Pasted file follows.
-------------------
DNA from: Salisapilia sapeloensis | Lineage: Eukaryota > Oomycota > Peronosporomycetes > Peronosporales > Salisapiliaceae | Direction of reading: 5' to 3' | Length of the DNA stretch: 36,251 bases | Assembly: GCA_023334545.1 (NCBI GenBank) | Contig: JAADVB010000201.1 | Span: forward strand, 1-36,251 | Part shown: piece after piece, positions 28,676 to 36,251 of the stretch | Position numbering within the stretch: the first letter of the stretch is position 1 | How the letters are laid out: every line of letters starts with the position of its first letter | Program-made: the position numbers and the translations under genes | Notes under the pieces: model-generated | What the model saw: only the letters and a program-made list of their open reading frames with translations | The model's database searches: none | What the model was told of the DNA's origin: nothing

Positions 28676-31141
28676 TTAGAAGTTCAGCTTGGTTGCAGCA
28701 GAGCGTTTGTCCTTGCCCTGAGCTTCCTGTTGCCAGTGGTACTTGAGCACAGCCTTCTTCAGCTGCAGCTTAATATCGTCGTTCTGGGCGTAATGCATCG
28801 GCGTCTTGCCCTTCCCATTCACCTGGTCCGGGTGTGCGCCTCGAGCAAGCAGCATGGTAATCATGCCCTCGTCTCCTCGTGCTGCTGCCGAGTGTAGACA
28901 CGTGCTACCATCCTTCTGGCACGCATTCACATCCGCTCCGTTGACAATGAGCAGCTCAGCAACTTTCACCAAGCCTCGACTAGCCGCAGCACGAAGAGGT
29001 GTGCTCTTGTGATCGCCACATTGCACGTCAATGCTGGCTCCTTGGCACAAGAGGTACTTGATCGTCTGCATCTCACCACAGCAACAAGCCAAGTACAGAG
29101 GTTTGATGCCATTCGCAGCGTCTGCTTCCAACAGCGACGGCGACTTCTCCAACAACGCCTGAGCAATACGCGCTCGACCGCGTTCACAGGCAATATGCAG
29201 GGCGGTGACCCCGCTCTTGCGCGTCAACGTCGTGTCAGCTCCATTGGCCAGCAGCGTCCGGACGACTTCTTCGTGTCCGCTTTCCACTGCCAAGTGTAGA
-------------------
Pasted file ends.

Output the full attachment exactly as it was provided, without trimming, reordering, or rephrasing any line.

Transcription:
DNA from: Salisapilia sapeloensis | Lineage: Eukaryota > Oomycota > Peronosporomycetes > Peronosporales > Salisapiliaceae | Direction of reading: 5' to 3' | Length of the DNA stretch: 36,251 bases | Assembly: GCA_023334545.1 (NCBI GenBank) | Contig: JAADVB010000201.1 | Span: forward strand, 1-36,251 | Part shown: piece after piece, positions 28,676 to 36,251 of the stretch | Position numbering within the stretch: the first letter of the stretch is position 1 | How the letters are laid out: every line of letters starts with the position of its first letter | Program-made: the position numbers and the translations under genes | Notes under the pieces: model-generated | What the model saw: only the letters and a program-made list of their open reading frames with translations | The model's database searches: none | What the model was told of the DNA's origin: nothing

Positions 28676-31141
28676 TTAGAAGTTCAGCTTGGTTGCAGCA
28701 GAGCGTTTGTCCTTGCCCTGAGCTTCCTGTTGCCAGTGGTACTTGAGCACAGCCTTCTTCAGCTGCAGCTTAATATCGTCGTTCTGGGCGTAATGCATCG
28801 GCGTCTTGCCCTTCCCATTCACCTGGTCCGGGTGTGCGCCTCGAGCAAGCAGCATGGTAATCATGCCCTCGTCTCCTCGTGCTGCTGCCGAGTGTAGACA
28901 CGTGCTACCATCCTTCTGGCACGCATTCACATCCGCTCCGTTGACAATGAGCAGCTCAGCAACTTTCACCAAGCCTCGACTAGCCGCAGCACGAAGAGGT
29001 GTGCTCTTGTGATCGCCACATTGCACGTCAATGCTGGCTCCTTGGCACAAGAGGTACTTGATCGTCTGCATCTCACCACAGCAACAAGCCAAGTACAGAG
29101 GTTTGATGCCATTCGCAGCGTCTGCTTCCAACAGCGACGGCGACTTCTCCAACAACGCCTGAGCAATACGCGCTCGACCGCGTTCACAGGCAATATGCAG
29201 GGCGGTGACCCCGCTCTTGCGCGTCAACGTCGTGTCAGCTCCATTGGCCAGCAGCGTCCGGACGACTTCTTCGTGTCCGCTTTCCACTGCCAAGTGTAGA